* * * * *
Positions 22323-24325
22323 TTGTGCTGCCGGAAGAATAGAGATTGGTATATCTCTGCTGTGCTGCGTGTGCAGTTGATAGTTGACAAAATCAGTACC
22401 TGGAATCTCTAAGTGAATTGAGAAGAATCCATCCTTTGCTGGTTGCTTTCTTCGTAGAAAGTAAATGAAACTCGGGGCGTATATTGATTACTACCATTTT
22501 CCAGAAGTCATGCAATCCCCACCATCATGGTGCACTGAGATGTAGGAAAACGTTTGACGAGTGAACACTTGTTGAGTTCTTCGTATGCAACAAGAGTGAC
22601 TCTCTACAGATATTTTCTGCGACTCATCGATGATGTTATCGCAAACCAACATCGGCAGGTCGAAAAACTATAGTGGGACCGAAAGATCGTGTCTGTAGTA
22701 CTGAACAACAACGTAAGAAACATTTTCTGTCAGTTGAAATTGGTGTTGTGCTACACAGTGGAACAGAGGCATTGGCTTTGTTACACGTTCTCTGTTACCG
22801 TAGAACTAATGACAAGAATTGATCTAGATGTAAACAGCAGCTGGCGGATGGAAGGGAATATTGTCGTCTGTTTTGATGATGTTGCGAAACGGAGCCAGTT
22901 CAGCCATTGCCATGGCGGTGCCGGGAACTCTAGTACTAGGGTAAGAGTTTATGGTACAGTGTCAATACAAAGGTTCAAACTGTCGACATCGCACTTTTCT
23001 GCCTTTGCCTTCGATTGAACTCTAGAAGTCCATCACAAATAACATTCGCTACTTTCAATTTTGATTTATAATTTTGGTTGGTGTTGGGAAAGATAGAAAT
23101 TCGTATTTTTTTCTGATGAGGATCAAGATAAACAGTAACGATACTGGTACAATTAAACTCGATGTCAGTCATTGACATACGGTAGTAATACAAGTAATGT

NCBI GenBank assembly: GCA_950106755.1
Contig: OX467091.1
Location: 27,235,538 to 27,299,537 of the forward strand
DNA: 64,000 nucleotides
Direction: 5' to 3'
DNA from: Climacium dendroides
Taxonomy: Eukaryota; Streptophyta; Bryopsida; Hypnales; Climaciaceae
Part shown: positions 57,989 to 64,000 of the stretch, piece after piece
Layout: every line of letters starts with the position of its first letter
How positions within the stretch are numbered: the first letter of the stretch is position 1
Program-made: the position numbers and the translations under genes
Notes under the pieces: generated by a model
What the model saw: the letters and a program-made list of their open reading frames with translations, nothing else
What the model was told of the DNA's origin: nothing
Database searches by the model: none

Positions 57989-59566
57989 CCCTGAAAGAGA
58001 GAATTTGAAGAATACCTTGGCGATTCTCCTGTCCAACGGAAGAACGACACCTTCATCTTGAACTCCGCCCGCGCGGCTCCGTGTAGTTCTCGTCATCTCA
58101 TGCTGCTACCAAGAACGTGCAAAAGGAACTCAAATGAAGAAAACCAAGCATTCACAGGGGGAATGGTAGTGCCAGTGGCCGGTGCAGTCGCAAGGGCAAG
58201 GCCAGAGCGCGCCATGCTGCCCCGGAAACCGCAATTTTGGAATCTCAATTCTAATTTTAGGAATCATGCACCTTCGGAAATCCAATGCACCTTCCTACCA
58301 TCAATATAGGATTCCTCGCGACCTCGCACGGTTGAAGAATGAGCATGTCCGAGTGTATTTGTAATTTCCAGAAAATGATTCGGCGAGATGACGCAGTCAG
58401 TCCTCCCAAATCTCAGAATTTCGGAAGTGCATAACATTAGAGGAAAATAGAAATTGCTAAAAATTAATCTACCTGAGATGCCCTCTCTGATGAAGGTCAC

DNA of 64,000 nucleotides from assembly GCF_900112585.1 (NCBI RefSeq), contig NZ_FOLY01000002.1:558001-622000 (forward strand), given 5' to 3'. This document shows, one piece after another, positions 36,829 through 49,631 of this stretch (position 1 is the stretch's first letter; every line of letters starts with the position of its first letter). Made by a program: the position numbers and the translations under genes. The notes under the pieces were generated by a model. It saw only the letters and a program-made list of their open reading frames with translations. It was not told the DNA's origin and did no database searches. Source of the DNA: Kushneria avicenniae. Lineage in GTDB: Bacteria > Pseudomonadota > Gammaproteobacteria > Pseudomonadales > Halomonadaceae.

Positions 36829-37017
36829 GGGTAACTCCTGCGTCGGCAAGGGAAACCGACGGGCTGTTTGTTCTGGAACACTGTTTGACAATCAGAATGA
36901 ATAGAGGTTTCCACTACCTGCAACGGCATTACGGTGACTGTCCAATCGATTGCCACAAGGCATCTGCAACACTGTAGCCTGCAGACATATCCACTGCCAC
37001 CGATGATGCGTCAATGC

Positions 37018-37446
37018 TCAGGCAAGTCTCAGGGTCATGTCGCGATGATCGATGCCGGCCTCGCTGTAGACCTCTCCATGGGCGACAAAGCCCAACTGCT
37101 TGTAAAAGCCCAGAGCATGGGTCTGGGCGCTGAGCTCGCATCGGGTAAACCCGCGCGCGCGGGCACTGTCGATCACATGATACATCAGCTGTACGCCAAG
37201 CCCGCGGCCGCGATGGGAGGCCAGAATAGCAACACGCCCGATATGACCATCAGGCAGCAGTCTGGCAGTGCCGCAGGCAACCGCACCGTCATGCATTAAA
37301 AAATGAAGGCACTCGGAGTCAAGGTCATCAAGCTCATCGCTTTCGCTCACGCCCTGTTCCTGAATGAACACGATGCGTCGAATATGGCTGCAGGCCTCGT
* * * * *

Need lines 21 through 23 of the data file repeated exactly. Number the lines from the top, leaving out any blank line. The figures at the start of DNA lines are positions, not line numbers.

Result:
Program-made: the position numbers and the translations under genes
Notes under the pieces: generated by a model
What the model saw: the letters and a program-made list of their open reading frames with translations, nothing else